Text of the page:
Saltwater Fish are fish that are found in the oceans or marine environments. Saltwater fish are categorized based on the marine environment they live in. Attributes that define a marine environment for a saltwater fish are, the temperature of the water, the depth or flow of the water, the water’s PH, the amount of salt in the water, the alkalinity of the water, and the location of the water including coastal environments to coral reefs and open oceans. Saltwater Fish can either live alone or in big groups of fish, called schools. Saltwater Fish can be hunted for food or to keep in captivity, such as aquariums, for entertainment.

What do saltwater fish eat?


Saltwater fish can carry carnivore, herbivore, or omnivore diets. Herbivore saltwater fish consume both microalgae and macroalgae as well as seagrasses. A carnivore’s diet typically consists of shrimp, plankton, and tiny crustaceans. Some carnivores may eat worms, clams, and parasites. Most carnivore saltwater fish will not eat algae even if they are starving.

Why can’t saltwater fish live in freshwater?

Saltwater fish are not able to live in freshwater because their bodies are concentrated from salt solution. Saltwater fish would not be able to osmoregulate correctly in freshwater. Freshwater would flow into their body up to the point where all cells can accumulate water causing them to bloat and die.

How do you acclimate saltwater fish?

Saltwater fish can be acclimated in a couple of ways. This can be done by modifying the water’s salinity, altering the pH of the water, and using the drip method or the floating method. It is important to acclimate saltwater fish because changes in salinity, water temperature, and water chemistry can cause stresses that shock the fish to death.

Saltwater Fish Guides
Browse through our curated Saltwater Fish Guides for additional categorizations, tips, details, variations, styles, and histories of Saltwater Fish. Guides provide additional insights into the unique properties and shared relationships between elements.
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.9”-1.5” | 2.4-3.8 cm
3.1”-5.1” | 8-13 cm
8-10 years
Amazon Puffer
3.800
13.000
10.00
3250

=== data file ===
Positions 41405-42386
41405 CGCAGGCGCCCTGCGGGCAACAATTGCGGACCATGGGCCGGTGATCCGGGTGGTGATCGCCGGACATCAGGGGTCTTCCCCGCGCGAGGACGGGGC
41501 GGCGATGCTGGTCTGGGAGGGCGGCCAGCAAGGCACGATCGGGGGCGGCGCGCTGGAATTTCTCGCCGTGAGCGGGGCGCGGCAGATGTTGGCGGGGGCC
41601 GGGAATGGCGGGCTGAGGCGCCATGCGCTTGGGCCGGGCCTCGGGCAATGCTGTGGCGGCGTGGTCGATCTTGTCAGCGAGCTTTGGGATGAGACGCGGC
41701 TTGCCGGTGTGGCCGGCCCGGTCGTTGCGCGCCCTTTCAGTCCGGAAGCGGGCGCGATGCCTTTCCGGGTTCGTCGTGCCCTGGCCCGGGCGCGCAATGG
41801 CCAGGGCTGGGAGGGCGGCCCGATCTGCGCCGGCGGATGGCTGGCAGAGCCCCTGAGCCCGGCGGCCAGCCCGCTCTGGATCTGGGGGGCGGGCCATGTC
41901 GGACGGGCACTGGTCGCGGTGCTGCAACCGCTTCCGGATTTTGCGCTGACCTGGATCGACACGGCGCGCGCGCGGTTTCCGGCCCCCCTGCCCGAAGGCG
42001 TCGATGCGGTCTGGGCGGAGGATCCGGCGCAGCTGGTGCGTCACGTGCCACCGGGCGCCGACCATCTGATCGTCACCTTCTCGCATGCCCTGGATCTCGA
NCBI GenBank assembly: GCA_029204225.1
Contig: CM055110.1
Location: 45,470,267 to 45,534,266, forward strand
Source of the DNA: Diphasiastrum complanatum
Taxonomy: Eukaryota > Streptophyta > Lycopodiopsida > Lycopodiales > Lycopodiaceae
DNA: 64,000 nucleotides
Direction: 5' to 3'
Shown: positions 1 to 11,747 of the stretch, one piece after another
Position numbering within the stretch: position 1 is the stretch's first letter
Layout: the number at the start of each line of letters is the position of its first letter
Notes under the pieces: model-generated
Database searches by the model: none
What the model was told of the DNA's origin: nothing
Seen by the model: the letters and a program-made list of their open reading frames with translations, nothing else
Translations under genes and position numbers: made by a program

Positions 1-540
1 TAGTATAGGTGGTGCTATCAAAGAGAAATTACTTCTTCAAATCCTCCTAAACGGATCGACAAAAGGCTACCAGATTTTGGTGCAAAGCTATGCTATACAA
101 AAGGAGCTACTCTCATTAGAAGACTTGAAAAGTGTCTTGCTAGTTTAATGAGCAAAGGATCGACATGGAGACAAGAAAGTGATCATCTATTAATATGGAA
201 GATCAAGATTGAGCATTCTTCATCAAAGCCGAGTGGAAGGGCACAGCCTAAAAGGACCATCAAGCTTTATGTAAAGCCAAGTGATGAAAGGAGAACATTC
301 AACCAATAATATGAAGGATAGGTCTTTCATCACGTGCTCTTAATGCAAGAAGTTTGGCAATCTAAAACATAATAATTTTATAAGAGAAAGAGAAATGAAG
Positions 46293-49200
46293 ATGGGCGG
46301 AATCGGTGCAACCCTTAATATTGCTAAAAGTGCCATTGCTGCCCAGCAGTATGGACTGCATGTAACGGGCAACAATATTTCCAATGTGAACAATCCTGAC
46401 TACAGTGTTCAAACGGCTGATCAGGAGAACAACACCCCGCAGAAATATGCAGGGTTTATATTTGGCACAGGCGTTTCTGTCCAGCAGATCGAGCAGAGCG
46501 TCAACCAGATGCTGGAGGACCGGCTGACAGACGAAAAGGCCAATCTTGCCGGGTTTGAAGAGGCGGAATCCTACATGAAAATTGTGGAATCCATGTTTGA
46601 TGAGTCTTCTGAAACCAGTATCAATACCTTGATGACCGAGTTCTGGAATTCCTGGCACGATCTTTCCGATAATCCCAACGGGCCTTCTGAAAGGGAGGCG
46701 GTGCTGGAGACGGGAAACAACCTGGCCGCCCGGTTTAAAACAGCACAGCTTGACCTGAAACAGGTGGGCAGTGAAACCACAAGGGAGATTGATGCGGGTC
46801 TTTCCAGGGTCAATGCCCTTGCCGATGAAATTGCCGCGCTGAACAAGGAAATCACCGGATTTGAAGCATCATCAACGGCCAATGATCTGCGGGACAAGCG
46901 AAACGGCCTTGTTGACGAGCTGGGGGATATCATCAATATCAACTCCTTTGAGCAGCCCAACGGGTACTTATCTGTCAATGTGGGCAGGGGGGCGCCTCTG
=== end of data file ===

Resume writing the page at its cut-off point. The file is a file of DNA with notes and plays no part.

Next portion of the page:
3D
Amazon Puffer
10”-23” | 25.4-58.4 cm
5.5’-14’ | 1.7-4.3 m
200-1800 lb | 90-816 kg
20-30 years
Atlantic Blue Marlin
58.400
430.000
816.000
30.00
1500
3D
Atlantic Blue Marlin
24”-50” | 61-127 cm
7’-15’ | 2.1-4.6 m
550–2000 lb | 250-907 kg
15-30 years
Atlantic Bluefin Tuna
127.000
460.000
907.000
30.00
4300
3D
Atlantic Bluefin Tuna
13”-20” | 33-50.8 cm
7.5’-11’ | 2.3-3.4 m
132-220 lb | 60-100 kg
10-15 years
Atlantic Sailfish
50.800
340.000
100.000
15.00
450
3D
Atlantic Sailfish
12”-19” | 30.5-48 cm
5’-8’ | 152-244 cm
60-280 lb | 27-127 kg
30-55 years
Atlantic Tarpon
48.000
244.000
127.000
55.00
700
3D
Atlantic Tarpon
26”-49” | 66-125 cm
6.6-8.8 lb | 3-4 kg
10-15 years
Australian Ghost Shark
125.000
4.000
15.00
550
3D
Australian Ghost Shark
1.4”-2” | 3.5-5 cm
9.1”-13.8” | 23-35 cm
3-6 years
Big-Belly Seahorse
5.000
35.000
6.00
1250
3D
Big-Belly Seahorse
3.5”-6.5” | 8.9-16.5 cm
16”-30” | 40-75 cm
7-20 lb | 3-9 kg
10-20 years
Bonefish
16.500
75.000
9.000
20.00
100
3D
Bonefish
3.5”-12.6” | 9-32 cm
10”-36” | 25.4-91.4 cm
11-22 lb | 5-10 kg
8-11 years
Common Hogfish
32.000
91.400
10.000
11.00
45080
3D
Common Hogfish
.4”-1” | 1-2.5 cm
2.75”-6.7” | 7-17 cm;
1-4 years
Common Seahorse
2.500
17.000
4.00
240800
3D
Common Seahorse
5.1”-5.9” | 13-15 cm
7”-8” | 18-20 cm
4-10 years
Copperband Butterflyfish
15.000
20.000
10.00
3700
3D
Copperband Butterflyfish
.1”-.2” | .3-.6 cm
1”-2” | 2.5-5.1 cm
1-2 years
Dwarf Seahorse
0.600
5.100
2.00
3900
3D
Dwarf Seahorse
7.9”-22” | 20-56 cm
10’-26.2’ | 3-8 m; 36’ | 11 m (Max)
882-1,322 lb | 400-600 kg
7-12 years
Giant Oarfish
56.000
800.000
600.000
12.00
21900
3D
Giant Oarfish
10”-20” | 25.4-50.8 cm
33”-67” | 85-170 cm
33-132 lb | 15-60 kg
10-25 years
Giant Trevally
50.800
170.000
60.000
25.00
4700
3D
Giant Trevally
3.3”-3.9” | 8.5-10 cm
8.3”-9.8” | 21-25 cm
.9-1.2 oz | .02-.03 kg
15-20 years
Hairy Frogfish
10.000
25.000
0.030
20.00
5250
3D